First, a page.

Today, I woke up feeling a bit better from last night. No, there was no hangover or panda eyes, just an appreciation for life and most importantly health, recovering well from a nasty flu bug that's been binging everyone on the nose. I went to see the optometrist on Monday and my eyes are healthy, except that my left eye is slightly weaker than my right and my new specs will be adjusted accordingly. While waiting for the optometrist to arrive, I sat in front of her office thinking how fortunate I am, to know about the health services offered at the Hospital including the Samoa Vision Services and also the means to get there. I have been in the hospital when the Emergency/Out Patient Unit with so many people waiting, babies crying, old men twitching nervously waiting for their daughters and very sick people complaining about the Health Services. Doctors receive the most complaints about how 'slow' and 'uncaring' they are towards their patients. I have heard patients' complaints each time. I have heard people tell the doctor what they need because for some reason, the doctor was not smart enough to know their symptoms and appropriate medication? Is the service slow? Yes, sometimes. Are they uncaring? I think not. Sure, health professionals take their time seeing patients and the outpatient probably receives more visits than any other section of the hospital on any given day. They also receive the most complaints because of the number of beds available. I have heard some rather absurd, funny stories while waiting in the same section. Samoans love to exaggerate and are great storytellers. One woman told me that she was dying and that she could hardly breath. From what I could see, she was experiencing an allergic reaction to something she consumed or was close to. With my Form 6 Biology class knowledge, I asked her several questions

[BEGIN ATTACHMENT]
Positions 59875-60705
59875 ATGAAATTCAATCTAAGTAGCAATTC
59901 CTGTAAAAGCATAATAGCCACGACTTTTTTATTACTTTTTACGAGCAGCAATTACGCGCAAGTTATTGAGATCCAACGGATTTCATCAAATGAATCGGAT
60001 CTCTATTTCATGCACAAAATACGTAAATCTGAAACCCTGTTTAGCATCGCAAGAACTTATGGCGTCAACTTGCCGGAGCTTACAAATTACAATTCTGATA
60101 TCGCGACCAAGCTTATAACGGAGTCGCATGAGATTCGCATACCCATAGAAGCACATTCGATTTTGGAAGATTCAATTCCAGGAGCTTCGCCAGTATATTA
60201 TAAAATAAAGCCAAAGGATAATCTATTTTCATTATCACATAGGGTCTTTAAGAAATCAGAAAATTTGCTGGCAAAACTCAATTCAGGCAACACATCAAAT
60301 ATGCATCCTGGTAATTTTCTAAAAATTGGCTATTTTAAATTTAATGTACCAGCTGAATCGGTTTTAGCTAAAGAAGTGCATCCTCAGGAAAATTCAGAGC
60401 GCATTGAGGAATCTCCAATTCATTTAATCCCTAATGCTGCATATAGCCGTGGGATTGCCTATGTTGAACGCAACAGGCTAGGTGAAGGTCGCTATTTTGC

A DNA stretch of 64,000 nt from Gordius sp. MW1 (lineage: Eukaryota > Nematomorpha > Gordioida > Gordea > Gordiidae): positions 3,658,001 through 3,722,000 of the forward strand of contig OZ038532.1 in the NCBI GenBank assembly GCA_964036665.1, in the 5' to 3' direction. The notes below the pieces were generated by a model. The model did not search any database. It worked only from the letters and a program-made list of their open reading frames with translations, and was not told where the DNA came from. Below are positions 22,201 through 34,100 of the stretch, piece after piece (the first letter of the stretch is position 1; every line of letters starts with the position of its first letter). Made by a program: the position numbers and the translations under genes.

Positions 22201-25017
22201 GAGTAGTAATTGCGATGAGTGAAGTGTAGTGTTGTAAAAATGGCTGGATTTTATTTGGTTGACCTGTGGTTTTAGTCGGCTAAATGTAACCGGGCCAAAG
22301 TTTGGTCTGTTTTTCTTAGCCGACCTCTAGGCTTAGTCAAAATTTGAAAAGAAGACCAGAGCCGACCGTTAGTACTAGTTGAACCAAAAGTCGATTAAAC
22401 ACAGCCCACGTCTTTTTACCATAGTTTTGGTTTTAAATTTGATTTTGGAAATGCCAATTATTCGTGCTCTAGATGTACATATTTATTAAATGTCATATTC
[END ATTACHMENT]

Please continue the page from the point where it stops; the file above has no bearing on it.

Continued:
(playing the doctor), if she had eaten something she's never had before and if she was allergic to certain foods. The poor woman did not know what 'allergic' meant and claimed she had eaten octopus in coconut cream. Bingo! Soon after, it was her turn to see the doctor and I was right, allergic reaction to octopus, she was not dying.
November/December are thanksgiving months. This is the time of year we reflect on the last ten months expressing thankful prayers for God's protection and guidance in bringing us thus far. For adding each new day to our lives despite the trials we go through and days where we just do not want to get out of bed, we are still here, air in and out of lungs, we are thankful. Today, I thank God for my health and even though I have been feeling under the weather these past few days, I am still here. I thank him for professionals such as doctors, optometrists, nutritionists, nurses and other health professionals that work in Samoa.